From 30 miles per day to 30 steps:
Thoughts about transportation while sheltering in place
As a result of the movement restrictions imposed because of the pandemic, my 30-mile average daily travel around the Bay Area and the monthly airline trips have all become a 30-step walk to my home-office for video calls. While we’re all eagerly anticipating the lifesaving health outcomes from the measures taken towards the pandemic, the retail, travel, and hospitality industries are reeling. Over the past two weeks, airlines have reduced their flights by 40-50%.
We are starting to see the impact on mobility services of the changes that populations are making to their daily routines and activities. This crisis is definitely benefiting goods delivery (Instacart traffic was up 10x last week), may be neutral to slightly positive to food delivery (Uber reported that UberEats is holding up well), and devastating to ride-hailing (Uber reported that 10% of all ride-hailing rides were to and from airports, and in Seattle ride-hailing rides are down 40-50% within two weeks since the outbreak ), along with declines in micromobility and public transportation. As we contemplate the future of urban transportation with the introduction of new technologies and services, it is important to consider whether the shifts occurring as a result of the pandemic will have a long-lasting impact on vehicle ownership, on-demand mobility services, and public transportation.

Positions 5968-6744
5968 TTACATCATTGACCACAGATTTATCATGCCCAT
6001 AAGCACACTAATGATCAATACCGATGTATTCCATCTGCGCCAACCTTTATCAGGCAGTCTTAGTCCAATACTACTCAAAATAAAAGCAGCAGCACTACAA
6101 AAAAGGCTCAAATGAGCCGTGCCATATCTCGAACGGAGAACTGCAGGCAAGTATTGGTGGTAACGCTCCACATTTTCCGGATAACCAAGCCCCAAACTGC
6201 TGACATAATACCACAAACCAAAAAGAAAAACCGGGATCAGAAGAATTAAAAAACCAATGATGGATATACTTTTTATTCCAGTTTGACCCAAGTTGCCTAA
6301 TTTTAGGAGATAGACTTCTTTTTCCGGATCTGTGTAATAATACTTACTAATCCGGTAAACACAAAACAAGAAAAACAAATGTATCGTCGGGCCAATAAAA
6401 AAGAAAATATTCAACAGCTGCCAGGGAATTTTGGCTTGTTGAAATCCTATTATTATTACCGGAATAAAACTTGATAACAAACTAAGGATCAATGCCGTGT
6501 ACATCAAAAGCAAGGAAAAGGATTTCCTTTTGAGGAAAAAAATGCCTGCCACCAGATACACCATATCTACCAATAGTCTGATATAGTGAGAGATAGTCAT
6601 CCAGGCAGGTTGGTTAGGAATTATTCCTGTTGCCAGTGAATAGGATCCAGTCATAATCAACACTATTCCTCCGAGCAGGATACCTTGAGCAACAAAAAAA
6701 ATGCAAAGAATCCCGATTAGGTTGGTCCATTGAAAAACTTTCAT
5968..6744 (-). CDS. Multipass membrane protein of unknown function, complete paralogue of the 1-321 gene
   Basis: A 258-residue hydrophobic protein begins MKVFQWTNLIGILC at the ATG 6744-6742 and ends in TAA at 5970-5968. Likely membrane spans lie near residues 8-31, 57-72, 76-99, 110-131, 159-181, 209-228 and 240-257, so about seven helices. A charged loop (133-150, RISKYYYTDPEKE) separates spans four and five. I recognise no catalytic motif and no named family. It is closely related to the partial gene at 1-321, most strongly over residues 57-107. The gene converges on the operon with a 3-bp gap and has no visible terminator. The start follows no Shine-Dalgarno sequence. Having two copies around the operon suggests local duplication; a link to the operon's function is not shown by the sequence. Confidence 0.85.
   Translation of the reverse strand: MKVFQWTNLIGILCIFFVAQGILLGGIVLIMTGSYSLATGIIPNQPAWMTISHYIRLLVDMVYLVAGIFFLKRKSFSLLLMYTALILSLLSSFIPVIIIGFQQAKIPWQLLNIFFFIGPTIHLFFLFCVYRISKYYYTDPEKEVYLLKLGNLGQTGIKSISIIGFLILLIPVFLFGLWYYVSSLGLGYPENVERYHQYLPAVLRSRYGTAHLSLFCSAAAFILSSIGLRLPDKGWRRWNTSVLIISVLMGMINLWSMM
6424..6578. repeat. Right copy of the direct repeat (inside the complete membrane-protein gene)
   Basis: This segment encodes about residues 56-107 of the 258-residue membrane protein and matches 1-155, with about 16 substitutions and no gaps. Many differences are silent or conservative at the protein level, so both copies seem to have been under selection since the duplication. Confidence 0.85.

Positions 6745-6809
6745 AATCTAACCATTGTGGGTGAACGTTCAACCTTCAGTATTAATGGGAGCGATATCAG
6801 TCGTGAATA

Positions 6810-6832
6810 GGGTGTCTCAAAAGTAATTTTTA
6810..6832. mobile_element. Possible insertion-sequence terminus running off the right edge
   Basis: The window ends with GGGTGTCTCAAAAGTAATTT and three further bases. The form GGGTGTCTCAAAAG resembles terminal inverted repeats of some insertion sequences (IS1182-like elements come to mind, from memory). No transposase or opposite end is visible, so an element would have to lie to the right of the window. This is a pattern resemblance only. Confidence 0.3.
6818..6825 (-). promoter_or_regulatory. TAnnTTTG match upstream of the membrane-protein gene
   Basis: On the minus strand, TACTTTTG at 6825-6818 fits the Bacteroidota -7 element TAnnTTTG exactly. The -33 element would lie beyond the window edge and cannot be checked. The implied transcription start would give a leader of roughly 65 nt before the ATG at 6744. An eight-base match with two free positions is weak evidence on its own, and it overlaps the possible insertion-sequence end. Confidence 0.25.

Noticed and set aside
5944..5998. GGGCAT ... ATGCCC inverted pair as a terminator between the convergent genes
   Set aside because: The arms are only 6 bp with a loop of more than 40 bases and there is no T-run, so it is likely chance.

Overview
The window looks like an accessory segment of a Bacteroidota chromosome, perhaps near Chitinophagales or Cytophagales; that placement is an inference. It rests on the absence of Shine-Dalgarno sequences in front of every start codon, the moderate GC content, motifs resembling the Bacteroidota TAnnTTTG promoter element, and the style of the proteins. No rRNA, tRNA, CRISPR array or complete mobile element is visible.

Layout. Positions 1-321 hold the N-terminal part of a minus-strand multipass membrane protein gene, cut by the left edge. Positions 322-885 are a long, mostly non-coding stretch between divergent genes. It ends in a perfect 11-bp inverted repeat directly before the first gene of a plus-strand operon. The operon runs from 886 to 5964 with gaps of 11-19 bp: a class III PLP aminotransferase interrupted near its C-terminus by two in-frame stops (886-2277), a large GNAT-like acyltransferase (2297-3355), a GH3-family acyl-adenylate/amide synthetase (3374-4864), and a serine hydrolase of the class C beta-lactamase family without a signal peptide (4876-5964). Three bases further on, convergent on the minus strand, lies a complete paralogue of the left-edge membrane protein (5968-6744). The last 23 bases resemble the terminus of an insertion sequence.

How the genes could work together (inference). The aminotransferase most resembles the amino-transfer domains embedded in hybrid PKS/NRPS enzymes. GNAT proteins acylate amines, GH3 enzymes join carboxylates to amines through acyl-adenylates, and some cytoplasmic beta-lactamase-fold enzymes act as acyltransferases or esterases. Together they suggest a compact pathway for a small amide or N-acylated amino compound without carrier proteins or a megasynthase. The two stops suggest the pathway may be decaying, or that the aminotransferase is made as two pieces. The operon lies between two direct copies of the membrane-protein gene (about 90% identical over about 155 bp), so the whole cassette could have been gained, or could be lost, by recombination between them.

There is no question that global economies will experience a recessionary period once this pandemic is over. The pandemic’s unknown duration makes prognostications at this point highly suspect. Looking at the economic activity after the last “SARS recession” could be a little instructive but the scale was orders of magnitude smaller. Based on what is being reported and assuming that the drastic measures taken by governments around the world start to get relaxed over the next 4-8 weeks, some economies could experience a short (maybe 6-month?) recession while others one that will be deep and prolonged.
This pandemic is teaching us many lessons about preparedness, ethics, transparency, social interactions, sustainability, and globalization, to name but a few topics. It is important to also start asking how urban transportation could change in the post-pandemic environment. We should consider this question with a 5+ year horizon rather than the short-term view that’s common after various natural or man-made disasters. As I’ve been preparing for the publication of my new book Transportation Transformation, while advising our corporate partners all of which are impacted by the pandemic, I have been considering the following issues: